An October 2017 Center for Retirement Research paper looks at the amount retirees spend on health care out of pocket as compared with income. It finds that Medicare out-of-pocket costs are so high that retirement income for many is inadequate, threatening people’s retirement security. Typically retirees spend one third of their Social Security benefits on Medicare out-of-pocket costs.
Based on 2014 data, researchers found that, on average, retirees spend $4,274 a year out of pocket on medical and hospital care. Almost $3,000 is spent on premiums. Costs for long-term care are in addition to these costs. But, Michelle Andrews of Kaiser Health News reports that the researchers did not find a significant increase in average out-of-pocket spending when long-term care is factored in.
Researchers further found that about 20 percent of a typical retiree’s income goes to Medicare out-of-pocket costs. And, almost one in five of retirees (18 percent) were left with less than half of their Social Security checks after paying for Medicare costs. Six percent of them were left with less than half of their total income, including Social Security benefits.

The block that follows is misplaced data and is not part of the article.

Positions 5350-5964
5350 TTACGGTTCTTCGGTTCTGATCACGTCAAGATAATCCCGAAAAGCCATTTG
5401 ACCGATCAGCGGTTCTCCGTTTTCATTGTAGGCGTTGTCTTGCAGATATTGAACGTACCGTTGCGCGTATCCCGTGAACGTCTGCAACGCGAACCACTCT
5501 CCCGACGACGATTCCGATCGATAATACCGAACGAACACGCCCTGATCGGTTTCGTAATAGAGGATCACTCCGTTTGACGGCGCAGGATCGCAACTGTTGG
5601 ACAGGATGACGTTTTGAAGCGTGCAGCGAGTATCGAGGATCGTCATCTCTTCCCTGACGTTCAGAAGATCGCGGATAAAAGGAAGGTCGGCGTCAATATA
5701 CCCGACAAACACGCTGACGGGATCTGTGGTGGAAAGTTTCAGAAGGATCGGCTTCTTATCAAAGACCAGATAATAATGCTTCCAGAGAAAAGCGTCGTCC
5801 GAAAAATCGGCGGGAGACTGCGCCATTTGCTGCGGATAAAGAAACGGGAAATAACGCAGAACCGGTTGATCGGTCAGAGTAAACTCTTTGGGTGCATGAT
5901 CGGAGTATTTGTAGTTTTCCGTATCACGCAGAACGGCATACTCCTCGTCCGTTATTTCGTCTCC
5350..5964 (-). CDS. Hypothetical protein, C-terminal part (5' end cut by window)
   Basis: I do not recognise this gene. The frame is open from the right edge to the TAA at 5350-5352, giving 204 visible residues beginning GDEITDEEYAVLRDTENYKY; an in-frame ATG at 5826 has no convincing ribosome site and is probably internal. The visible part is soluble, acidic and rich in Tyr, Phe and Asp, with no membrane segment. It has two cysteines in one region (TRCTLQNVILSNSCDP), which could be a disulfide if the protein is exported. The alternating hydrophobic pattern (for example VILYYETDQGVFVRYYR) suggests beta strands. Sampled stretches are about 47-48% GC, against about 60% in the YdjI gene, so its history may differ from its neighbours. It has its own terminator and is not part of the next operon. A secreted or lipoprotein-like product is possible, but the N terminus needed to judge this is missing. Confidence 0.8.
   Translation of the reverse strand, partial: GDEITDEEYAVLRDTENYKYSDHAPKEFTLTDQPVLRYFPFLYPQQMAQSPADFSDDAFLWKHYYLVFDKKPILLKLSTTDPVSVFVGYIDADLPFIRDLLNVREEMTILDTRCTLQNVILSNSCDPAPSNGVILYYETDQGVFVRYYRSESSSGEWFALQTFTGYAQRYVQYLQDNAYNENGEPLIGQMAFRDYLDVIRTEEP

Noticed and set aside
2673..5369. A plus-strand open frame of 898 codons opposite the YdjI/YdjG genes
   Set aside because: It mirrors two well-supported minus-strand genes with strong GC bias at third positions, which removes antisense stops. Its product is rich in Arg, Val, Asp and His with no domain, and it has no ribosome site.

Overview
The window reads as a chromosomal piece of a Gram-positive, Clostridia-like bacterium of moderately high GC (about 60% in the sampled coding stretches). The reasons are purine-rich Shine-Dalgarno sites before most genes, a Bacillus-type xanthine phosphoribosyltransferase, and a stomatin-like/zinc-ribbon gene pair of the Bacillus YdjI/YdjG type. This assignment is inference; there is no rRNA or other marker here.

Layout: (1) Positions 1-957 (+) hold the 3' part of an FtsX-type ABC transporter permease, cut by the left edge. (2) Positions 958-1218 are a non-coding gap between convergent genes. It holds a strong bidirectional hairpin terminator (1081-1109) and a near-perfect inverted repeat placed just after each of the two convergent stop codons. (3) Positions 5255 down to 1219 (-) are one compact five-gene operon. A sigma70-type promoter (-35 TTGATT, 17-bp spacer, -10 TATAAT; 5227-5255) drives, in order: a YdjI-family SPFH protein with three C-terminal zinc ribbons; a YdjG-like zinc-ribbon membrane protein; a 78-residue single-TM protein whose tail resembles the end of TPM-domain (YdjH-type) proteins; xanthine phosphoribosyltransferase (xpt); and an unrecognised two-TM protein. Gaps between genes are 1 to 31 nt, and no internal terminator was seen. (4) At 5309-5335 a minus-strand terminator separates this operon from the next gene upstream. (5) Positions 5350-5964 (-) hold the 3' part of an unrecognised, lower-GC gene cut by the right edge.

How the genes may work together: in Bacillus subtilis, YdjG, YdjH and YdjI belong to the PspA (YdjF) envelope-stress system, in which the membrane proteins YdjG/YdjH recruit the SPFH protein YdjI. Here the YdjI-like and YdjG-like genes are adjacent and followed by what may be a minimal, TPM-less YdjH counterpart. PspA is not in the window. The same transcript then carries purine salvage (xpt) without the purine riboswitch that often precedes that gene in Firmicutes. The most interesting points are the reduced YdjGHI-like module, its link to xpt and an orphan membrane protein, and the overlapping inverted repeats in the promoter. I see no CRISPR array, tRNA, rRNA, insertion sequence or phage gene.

That said, the researchers also found a $426 reduction in out-of-pocket spending in 2014 from 2004. In 2004, it averaged, $4,700. This drop is most likely attributable to the introduction of the Medicare Part D prescription drug benefit.
In short, we need to expand Social Security if we want to ensure retirees can make ends meet and keep them from falling into poverty. Their situation could get even worse by 2020, when Medicare spending is projected to increase.
If you want Congress to expand Social Security benefits, please sign this petition.
Here’s more from Just Care:
- Standard 2018 Medicare premium projected not to increase, but for many premiums may still rise
- 2108 Social Security benefits should increase, but checks may not
- Four things to know if your income is low and you have Medicare
- Get Help: Free and low-cost local and national resources for people over 65
- Medicare Open Enrollment: Save money and time, revisit your choices